Just the tonic

Ye Olde Mitre, Holborn (Credit: Five points)
Ye Olde Mitre, Holborn (Credit: Five points)


5th July 2023

Pubs are vital pillars of their communities, yet more than 150 closed in the first three months of this year. Cristina Monteiro and Dr David Knight consider what is at stake when last orders are called.

What do we mean when we talk about saving the pub? Are we trying to protect a particular condition, building fabric, feeling or function? Are we trying to revive something on its way to the history books, or to find new uses and purpose in a changing, increasingly isolated society? We have been considering these questions for some years now, most recently in our book Public House: A cultural and social history of the London pub (Open City, 2021).

We believe that valuing – and protecting – the heritage of the pub is a complex issue that touches on not only architectural heritage but also social history, and raises broader issues of how the fabric of our built environment is maintained, protected and allowed to evolve.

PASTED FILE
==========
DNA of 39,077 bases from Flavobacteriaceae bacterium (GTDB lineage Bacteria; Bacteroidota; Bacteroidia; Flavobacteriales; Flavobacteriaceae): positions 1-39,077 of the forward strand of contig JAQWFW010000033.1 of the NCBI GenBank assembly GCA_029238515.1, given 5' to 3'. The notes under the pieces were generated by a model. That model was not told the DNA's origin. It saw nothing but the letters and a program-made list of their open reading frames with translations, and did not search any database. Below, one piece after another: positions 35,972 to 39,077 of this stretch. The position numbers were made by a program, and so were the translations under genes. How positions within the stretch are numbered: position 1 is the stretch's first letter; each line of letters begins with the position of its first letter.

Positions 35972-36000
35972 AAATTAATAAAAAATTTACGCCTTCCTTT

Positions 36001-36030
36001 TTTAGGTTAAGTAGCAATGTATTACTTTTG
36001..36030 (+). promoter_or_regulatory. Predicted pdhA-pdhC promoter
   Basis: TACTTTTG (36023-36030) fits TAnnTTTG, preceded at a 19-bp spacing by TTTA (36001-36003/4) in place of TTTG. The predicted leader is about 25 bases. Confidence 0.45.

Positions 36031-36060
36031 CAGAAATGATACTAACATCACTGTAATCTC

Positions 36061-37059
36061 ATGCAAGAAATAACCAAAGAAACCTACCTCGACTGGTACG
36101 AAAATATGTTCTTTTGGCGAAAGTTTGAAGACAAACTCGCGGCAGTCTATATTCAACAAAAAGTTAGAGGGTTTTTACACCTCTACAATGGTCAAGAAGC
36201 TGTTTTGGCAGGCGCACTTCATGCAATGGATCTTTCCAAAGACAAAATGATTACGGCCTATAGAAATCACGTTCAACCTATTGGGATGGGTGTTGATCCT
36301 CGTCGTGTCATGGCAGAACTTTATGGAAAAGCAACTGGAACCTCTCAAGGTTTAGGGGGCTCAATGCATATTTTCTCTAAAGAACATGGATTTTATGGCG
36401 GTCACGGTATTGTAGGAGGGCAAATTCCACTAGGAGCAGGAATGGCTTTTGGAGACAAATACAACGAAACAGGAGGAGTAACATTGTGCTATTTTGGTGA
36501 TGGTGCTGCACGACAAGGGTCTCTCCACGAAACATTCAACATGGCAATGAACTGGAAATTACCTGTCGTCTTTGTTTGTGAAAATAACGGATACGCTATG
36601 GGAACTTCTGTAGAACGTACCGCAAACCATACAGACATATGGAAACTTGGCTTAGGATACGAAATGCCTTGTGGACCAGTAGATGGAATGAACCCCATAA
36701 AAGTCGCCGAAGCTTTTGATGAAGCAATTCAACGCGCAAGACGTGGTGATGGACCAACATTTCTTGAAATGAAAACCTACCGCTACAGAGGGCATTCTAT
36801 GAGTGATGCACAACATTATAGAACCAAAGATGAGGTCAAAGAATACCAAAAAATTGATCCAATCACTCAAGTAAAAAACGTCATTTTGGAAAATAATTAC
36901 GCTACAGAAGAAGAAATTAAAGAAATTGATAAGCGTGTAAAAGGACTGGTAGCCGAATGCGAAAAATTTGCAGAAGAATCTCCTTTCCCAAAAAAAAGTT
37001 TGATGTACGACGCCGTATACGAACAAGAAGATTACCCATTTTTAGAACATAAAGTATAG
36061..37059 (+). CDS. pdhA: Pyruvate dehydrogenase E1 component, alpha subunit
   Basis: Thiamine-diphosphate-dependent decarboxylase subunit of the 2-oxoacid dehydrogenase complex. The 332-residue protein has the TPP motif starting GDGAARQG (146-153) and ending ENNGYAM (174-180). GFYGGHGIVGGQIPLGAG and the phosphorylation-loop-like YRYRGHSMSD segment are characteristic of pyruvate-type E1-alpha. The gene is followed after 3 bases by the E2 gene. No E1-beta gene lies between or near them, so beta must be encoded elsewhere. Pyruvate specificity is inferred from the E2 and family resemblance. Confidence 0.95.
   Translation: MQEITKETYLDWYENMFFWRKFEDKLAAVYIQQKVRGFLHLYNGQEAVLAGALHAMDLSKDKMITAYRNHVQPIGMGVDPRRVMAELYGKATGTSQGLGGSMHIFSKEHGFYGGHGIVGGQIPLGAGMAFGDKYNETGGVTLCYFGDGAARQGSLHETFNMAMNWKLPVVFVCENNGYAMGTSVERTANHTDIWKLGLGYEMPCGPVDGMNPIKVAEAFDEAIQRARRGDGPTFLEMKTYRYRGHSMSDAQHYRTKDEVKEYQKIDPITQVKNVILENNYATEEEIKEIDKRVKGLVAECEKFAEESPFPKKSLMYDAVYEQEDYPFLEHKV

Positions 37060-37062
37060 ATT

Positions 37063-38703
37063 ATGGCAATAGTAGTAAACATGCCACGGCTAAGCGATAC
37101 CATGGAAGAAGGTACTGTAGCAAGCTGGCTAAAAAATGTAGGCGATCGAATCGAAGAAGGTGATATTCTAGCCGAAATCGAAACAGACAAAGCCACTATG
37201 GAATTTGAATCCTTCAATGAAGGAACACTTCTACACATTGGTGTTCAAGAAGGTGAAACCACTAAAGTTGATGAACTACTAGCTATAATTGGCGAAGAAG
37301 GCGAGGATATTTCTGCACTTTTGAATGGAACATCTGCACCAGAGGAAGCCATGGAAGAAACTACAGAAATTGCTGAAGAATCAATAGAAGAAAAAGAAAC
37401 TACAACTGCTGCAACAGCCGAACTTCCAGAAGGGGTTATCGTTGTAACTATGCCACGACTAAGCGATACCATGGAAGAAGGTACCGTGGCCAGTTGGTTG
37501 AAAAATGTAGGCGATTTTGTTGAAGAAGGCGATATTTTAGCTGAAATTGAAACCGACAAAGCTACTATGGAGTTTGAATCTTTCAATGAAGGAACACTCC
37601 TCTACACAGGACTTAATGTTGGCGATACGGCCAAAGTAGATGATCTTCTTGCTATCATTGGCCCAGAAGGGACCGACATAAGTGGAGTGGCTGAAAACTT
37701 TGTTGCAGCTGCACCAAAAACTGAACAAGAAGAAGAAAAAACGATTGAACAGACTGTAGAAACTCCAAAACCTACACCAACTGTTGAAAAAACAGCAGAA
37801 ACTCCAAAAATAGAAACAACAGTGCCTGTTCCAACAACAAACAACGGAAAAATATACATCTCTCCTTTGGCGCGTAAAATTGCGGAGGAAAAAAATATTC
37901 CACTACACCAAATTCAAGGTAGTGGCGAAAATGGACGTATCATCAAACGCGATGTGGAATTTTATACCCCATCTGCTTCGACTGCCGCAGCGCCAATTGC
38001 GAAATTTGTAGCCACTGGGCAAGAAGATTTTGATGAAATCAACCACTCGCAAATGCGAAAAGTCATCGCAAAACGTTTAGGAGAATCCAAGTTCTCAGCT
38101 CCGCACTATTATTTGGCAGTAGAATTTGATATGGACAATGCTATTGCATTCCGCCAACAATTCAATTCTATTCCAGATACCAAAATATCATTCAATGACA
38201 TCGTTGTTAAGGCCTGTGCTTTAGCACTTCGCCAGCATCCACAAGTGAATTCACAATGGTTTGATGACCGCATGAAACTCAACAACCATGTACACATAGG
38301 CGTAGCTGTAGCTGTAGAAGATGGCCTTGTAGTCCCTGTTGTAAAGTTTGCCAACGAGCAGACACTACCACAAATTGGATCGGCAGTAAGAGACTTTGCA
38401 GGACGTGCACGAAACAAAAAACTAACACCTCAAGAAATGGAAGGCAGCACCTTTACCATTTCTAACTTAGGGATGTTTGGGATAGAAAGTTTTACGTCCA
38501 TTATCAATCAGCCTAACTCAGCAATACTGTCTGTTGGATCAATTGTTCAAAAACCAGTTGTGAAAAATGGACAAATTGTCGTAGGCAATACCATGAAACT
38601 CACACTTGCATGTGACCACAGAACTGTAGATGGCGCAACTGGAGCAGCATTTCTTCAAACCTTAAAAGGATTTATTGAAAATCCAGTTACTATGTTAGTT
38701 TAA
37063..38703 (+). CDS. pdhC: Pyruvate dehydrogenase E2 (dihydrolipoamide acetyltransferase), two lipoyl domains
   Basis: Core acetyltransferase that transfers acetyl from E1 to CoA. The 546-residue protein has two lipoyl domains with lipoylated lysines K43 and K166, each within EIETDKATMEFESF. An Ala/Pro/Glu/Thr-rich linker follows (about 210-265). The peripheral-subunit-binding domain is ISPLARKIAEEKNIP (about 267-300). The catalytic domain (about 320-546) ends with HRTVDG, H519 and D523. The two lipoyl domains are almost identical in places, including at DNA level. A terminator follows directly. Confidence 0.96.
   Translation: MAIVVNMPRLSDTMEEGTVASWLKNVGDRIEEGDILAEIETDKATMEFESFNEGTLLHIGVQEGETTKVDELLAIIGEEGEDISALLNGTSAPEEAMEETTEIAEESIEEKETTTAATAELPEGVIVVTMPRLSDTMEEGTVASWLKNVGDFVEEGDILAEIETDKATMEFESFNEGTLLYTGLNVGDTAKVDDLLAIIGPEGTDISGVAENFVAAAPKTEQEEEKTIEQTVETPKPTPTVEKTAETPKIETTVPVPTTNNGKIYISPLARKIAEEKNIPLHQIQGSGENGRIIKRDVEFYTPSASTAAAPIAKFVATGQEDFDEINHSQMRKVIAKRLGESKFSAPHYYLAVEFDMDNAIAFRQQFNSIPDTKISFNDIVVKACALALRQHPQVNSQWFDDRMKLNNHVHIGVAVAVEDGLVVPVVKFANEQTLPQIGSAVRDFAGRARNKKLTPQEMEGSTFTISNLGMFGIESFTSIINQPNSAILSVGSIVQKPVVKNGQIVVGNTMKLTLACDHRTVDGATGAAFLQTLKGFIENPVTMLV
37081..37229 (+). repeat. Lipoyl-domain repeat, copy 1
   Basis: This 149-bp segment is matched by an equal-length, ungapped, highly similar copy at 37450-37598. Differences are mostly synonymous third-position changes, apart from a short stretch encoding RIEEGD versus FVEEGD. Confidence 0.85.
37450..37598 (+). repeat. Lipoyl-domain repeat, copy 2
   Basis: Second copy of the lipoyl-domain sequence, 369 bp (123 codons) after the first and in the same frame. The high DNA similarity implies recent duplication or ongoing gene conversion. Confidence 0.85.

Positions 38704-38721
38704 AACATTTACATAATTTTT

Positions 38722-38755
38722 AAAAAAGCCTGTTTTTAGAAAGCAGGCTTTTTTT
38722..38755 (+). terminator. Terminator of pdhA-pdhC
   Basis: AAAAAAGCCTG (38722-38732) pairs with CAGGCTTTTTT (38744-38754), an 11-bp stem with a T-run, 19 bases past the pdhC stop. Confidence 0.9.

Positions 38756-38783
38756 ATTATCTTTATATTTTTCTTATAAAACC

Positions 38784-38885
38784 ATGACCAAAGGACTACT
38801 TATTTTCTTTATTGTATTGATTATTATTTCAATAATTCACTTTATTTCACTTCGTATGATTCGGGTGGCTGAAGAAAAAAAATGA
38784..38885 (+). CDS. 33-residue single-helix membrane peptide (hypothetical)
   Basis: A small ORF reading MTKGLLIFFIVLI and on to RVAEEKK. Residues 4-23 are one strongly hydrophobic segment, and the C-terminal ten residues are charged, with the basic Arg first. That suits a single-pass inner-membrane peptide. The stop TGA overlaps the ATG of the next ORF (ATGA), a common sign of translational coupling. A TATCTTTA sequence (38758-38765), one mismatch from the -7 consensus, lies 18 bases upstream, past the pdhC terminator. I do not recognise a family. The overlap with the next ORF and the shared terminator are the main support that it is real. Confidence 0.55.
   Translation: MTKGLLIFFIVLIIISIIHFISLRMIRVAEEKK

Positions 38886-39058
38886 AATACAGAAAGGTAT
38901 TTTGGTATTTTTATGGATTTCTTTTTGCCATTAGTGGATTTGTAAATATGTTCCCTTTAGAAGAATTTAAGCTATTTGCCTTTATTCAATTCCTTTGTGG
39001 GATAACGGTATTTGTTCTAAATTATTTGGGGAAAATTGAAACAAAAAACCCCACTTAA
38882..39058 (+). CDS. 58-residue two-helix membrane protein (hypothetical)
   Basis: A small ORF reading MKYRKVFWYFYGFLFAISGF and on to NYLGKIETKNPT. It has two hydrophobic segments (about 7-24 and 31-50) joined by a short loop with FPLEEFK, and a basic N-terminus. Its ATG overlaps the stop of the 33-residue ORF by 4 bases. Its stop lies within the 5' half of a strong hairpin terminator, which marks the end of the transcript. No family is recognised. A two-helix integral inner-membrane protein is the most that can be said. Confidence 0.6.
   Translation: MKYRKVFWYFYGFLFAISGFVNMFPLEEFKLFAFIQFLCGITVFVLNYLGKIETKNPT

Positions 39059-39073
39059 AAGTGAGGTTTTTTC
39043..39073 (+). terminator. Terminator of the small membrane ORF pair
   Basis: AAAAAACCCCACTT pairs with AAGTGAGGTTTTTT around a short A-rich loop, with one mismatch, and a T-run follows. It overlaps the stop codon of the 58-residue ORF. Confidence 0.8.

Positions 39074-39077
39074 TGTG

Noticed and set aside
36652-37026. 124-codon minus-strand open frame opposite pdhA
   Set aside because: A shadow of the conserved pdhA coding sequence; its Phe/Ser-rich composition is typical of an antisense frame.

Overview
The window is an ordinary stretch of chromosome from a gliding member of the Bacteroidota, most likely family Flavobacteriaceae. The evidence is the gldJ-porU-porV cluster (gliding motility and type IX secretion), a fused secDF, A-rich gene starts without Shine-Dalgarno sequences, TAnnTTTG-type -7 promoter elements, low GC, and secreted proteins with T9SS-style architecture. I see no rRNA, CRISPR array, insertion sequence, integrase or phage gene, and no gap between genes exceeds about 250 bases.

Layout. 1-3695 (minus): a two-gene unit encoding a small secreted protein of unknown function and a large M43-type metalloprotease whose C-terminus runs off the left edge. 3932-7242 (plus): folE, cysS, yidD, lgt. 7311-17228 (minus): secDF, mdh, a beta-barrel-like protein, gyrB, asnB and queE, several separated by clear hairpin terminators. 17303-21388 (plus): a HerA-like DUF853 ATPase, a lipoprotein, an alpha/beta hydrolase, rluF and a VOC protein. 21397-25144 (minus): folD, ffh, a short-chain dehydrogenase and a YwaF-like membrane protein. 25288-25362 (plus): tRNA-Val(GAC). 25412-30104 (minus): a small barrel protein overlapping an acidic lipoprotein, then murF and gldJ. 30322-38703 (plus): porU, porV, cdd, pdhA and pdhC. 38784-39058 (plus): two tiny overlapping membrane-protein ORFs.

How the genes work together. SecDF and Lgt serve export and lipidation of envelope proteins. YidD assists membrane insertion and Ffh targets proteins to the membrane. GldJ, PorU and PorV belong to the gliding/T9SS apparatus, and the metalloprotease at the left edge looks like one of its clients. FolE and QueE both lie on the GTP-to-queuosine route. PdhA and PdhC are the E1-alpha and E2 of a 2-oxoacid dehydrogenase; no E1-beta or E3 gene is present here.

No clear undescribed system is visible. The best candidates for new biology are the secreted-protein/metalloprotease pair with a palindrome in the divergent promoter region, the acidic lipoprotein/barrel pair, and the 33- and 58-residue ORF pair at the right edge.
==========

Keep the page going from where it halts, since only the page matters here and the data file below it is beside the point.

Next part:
The way we “do” heritage in the UK feels like a very blunt instrument when presented with the humble pub. It is currently extraordinarily easy to transform a pub into a small supermarket or private dwellings, or to reduce it to a ground-level retail unit surrounded by other development. To oppose this sort of shift we typically rely on the pub’s architectural significance to get it locally or statutorily listed, and this reliance usually ends in two ways: either the pub is lost entirely (because it’s not deemed significant) or the building is retained but as a shell with a parasitical “express”-style supermarket inside. We may have retained the fabric of the pub, to some extent, but we have lost the pub as a social space. The stones remain but the pub has gone – taking its social and cultural significance with it.